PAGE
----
Q. What is fibromyalgia?
A. Fibromyalgia is a chronic pain syndrome. It has been recognized throughout this century by various names including firbrositis, fibromyositis and myofascial pain syndrome. It is not a disease discovered after the Gulf War. Fibromyalgia is estimated to effect approximately two to five percent of the population. Women between the ages of 20 and 50 are at an increased risk; however, the disease is found in both sexes and has been diagnosed in adolescents.
The American College of Rheumatology in 1990 developed specific clinical criteria for diagnosis. These criteria specify that a patient must have a history of widespread pain of at least three months duration and there must be pain in multiple sites. In addition, a patient must complain of pain when the examiner digitally applies 10 pounds. of pressure on at least 11 of 18 designated sites. These sites include the back of the neck, shoulder, rib, elbow, hip and knee areas.
Although pain is the primary symptom, patients usually complain of sleep disturbances, fatigue, and morning stiffness. Anxiety, depression, and the gastrointestinal complaints of diarrhea, excessive gas, and bloating are also common. These additional symptoms make the diagnosis of fibromyalgia often difficult to distinguish from Chronic Lyme Disease, Chronic Fatigue Syndrome and Multiple Chemical Sensitivity Syndrome.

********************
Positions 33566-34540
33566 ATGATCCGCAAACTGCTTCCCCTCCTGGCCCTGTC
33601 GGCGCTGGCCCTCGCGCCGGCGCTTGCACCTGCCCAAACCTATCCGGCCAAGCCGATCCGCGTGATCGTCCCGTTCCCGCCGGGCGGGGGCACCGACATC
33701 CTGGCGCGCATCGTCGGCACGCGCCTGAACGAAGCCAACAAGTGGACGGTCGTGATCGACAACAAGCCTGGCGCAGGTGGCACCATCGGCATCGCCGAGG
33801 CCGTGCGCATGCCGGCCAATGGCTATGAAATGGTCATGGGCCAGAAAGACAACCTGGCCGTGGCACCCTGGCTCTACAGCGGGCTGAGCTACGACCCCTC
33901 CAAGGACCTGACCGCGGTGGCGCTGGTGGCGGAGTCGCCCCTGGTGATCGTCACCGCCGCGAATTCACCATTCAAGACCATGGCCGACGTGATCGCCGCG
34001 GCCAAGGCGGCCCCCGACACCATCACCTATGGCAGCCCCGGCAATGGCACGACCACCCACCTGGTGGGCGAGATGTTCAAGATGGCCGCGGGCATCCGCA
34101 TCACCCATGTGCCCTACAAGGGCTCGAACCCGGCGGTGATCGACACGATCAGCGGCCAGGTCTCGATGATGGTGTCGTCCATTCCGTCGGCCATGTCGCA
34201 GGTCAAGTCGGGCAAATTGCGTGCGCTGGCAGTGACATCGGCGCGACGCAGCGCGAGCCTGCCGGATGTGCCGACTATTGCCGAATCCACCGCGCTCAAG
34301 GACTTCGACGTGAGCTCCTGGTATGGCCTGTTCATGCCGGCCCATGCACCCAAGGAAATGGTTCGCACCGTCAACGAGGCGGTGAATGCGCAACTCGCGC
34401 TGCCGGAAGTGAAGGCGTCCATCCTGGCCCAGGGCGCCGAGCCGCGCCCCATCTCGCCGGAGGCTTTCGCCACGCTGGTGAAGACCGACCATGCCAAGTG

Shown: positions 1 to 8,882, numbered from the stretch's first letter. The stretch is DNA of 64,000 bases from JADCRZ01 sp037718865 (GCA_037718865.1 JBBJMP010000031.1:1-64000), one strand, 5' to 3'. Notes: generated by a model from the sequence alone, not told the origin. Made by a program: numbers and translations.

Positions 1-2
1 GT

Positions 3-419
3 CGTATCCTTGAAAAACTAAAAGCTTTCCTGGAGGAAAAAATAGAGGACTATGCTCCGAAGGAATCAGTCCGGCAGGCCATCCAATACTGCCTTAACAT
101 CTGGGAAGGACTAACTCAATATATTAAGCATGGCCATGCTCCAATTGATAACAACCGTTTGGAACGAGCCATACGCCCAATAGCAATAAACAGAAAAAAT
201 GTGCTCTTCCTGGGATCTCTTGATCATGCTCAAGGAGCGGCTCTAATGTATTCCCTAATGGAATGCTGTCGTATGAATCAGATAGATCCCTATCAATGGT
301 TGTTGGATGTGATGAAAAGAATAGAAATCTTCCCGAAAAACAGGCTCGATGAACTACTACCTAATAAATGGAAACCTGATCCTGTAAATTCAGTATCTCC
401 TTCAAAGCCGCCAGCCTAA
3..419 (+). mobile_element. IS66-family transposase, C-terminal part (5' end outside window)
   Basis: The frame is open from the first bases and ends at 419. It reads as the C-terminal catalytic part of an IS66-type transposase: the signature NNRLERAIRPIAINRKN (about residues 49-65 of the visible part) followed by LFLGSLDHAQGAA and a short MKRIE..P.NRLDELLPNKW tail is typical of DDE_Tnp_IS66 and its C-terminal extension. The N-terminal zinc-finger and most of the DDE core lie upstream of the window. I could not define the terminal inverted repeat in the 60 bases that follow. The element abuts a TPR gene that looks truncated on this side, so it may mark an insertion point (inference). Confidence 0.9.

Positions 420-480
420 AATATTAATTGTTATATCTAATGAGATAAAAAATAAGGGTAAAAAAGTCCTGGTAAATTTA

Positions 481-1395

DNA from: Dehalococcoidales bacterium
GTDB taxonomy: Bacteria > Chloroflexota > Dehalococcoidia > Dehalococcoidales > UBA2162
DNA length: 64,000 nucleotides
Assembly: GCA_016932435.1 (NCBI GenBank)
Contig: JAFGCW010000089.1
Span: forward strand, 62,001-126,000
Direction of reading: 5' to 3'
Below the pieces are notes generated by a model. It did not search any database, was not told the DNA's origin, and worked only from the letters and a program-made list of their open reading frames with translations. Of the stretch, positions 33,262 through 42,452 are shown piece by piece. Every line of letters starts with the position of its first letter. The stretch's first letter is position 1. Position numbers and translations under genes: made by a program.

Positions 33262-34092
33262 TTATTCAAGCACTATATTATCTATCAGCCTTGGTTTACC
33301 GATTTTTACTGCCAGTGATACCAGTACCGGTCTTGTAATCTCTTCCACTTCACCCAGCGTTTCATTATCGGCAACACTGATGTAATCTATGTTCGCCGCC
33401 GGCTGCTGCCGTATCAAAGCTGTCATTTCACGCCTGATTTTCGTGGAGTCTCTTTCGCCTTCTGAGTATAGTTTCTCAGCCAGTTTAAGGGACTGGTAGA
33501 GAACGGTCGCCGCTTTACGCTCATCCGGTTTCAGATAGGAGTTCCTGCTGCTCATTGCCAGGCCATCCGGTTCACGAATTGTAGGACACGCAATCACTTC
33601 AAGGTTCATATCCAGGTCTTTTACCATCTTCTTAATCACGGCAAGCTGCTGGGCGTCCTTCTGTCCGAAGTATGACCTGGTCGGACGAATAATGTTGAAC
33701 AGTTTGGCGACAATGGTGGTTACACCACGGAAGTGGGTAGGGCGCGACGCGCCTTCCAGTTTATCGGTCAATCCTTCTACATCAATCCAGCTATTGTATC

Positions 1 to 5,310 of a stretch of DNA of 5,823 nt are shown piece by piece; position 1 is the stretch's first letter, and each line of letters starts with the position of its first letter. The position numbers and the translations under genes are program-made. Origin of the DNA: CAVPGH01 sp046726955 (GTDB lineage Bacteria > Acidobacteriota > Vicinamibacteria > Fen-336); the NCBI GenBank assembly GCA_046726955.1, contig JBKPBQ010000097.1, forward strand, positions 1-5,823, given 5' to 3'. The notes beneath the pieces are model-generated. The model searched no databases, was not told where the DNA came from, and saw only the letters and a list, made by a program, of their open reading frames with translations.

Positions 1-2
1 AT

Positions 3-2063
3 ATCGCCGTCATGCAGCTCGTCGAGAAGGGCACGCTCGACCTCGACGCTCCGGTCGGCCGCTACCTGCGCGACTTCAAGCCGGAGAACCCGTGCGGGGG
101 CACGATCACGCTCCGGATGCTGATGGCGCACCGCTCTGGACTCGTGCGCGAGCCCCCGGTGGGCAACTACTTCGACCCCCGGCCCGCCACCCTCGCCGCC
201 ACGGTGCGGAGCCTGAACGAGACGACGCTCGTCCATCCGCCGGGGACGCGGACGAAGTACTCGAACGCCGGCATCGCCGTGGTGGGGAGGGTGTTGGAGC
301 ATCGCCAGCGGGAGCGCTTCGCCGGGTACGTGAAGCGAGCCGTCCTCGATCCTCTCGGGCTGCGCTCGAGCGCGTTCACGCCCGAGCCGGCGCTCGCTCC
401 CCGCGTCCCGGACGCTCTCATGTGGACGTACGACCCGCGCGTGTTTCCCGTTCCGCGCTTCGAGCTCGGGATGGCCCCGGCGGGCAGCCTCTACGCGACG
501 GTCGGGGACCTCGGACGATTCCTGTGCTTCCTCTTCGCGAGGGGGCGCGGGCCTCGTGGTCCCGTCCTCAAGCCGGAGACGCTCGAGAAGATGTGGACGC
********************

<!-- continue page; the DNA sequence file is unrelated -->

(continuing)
Q. What causes fibromyalgia?
A. The cause of fibromyalgia is unknown. Diagnosis is based solely on patients' symptoms and the clinical finding of painful trigger points. There are no laboratory or radiological tests that will aid in diagnosis of this disease.
Treatment of fibromyalgia consists of treating the pain with analgesics most commonly acetaminophen (Tylenol) or nonsteroidal anti-inflammatories (Motrin). Antidepressants (most commonly Elavil) in low night doses to aid in sleep, moderate aerobic exercise, and patient education are also recommended.
Fibromyalgia is a chronic disease. Symptoms over time may disappear, but more commonly patients have recurrent episodes of pain that wax and wane in intensity and duration.
Q. Are there any research projects pertaining to fibromyalgia?
A. Current federally sponsored research projects pertaining to fibromyalgia are Dysregulation of the Stress Responses in the Persian Gulf Syndrome (DoD-31) (and Clinical and Neuroendocrine Aspects of Fibromyalgia (VA-6B) These studies have completion dates of 1999.